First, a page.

A bland diet includes low fiber foods that have a soft consistency and are gentle on the digestive system. It is also known as a soft diet, low residue diet, and gastrointestinal soft diet. A person may avoid foods that worsen symptoms.

A doctor might recommend a bland diet for people experiencing gastrointestinal inflammation from infections, diverticulitis, or the flares of a chronic condition, such as Crohn’s disease or ulcerative colitis.

People with other gastrointestinal conditions, including acid reflux and peptic ulcers, may also benefit from a bland diet.

As well as specific food recommendations, people following a bland diet may also have to eat smaller meals more frequently, eat more slowly, and avoid lying down soon after eating.

In this article, learn about the food options for people following a bland diet, how it works, and recent research into the topic.

a cup of broth that is going to be eaten by a person on a bland diet. Share on Pinterest
People with gastrointestinal conditions may benefit from a bland diet.

It is vital that people check their individual dietary needs with a doctor before changing their diet.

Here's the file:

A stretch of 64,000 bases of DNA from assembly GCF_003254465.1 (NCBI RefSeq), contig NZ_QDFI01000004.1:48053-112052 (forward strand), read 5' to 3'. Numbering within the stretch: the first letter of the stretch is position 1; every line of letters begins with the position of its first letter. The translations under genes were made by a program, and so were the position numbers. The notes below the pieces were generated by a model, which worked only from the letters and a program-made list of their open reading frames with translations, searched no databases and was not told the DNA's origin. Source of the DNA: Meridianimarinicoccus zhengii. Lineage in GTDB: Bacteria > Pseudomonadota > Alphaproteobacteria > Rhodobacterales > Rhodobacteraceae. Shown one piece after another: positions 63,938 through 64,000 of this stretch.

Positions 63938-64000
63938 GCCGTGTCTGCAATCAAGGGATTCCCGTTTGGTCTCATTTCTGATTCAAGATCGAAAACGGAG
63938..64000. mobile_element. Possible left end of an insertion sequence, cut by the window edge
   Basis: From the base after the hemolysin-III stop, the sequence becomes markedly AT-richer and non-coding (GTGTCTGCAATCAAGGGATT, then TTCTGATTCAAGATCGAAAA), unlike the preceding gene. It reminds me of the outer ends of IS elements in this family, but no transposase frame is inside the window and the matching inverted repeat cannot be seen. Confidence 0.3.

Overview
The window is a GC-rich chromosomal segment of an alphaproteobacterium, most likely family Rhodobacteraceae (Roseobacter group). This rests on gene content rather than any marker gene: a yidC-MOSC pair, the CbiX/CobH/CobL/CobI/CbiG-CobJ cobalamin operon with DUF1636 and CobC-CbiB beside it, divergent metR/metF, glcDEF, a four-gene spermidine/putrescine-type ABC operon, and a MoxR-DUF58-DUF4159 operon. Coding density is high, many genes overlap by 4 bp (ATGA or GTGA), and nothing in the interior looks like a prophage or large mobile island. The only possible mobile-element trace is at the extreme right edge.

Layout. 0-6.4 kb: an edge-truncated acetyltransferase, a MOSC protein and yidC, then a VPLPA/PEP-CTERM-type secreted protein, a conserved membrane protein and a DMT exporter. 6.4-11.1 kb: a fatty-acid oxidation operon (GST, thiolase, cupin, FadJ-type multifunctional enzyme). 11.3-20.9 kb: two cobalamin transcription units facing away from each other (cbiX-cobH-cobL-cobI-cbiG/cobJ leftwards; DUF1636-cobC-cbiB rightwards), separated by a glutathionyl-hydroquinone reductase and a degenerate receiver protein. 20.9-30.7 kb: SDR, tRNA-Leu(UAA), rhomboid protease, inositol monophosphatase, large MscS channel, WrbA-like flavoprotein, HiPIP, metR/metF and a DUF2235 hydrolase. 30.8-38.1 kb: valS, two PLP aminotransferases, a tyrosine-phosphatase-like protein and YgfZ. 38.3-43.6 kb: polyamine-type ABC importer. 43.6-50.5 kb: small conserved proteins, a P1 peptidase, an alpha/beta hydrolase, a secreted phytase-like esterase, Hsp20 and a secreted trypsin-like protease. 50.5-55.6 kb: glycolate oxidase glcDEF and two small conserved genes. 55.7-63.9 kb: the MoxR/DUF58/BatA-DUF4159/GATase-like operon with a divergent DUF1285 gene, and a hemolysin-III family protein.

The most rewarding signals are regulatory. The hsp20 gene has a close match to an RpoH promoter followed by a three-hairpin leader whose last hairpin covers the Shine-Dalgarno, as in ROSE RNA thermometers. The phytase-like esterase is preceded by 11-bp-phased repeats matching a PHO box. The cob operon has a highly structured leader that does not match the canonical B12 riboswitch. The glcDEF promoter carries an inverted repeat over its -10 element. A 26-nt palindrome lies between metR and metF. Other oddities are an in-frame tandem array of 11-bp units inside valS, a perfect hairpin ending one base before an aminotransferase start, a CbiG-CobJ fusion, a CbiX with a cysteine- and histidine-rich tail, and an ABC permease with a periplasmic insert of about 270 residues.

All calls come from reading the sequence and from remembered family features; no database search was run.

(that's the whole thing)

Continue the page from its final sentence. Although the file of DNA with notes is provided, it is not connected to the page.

Foods in a bland diet should be soft, low fat, low fiber, and easy to digest. Also, they should not contain heavy spices, flavors, or seasoning.

People tolerate different foods to different extents. Generally, however, a bland diet works to eliminate foods likely to cause digestive issues, such as bloating, diarrhea, gas, and nausea.

Since people may already be experiencing significant symptoms, the goal is to avoid foods that could cause additional symptoms or make existing ones worse.

Recommended foods include:

  • tender meats, such as fish, pork, beef, and poultry
  • tofu
  • broth
  • smooth nut butters
  • eggs
  • thoroughly cooked skinless, seedless vegetables, such as potatoes, squash, and carrots
  • plant-based milk alternatives, such as almond milk, walnut milk, flax milk, and coconut milk
  • fruit juices, although people with acid reflux may need to avoid tomato and citrus juices
  • puddings and custard
  • refined grains, such as rice, white bread, Cream of Wheat, and pasta
  • dairy, if a person can tolerate it
  • weak black tea, green tea, and some herbal teas

Foods in a bland diet should not be tough, high fiber, high fat, spicy, or gas-producing. Such foods include:

  • tough, fatty meats and meats with casings, such as sausages
  • fried foods
  • legumes
  • spicy, seasoned, cured, or smoked meat, including fish
  • vegetables that can trigger flatulence, such as cabbage, Brussels sprouts, broccoli, cucumber, and corn
  • strong cheeses, such as blue cheese
  • fatty dairy, such as whipping cream
  • pickles
  • sauerkraut
  • high sugar foods
  • nuts and seeds
  • whole grain cereals, breads, crackers, and pasta
  • crunchy nut butter
  • dried fruit
  • raw vegetables
  • gas-producing vegetables, including broccoli, Brussels sprouts, cabbage, onions, peppers, and cauliflower
  • high fiber cereals
  • fried pastries, such as donuts
  • gluten, if a person cannot tolerate it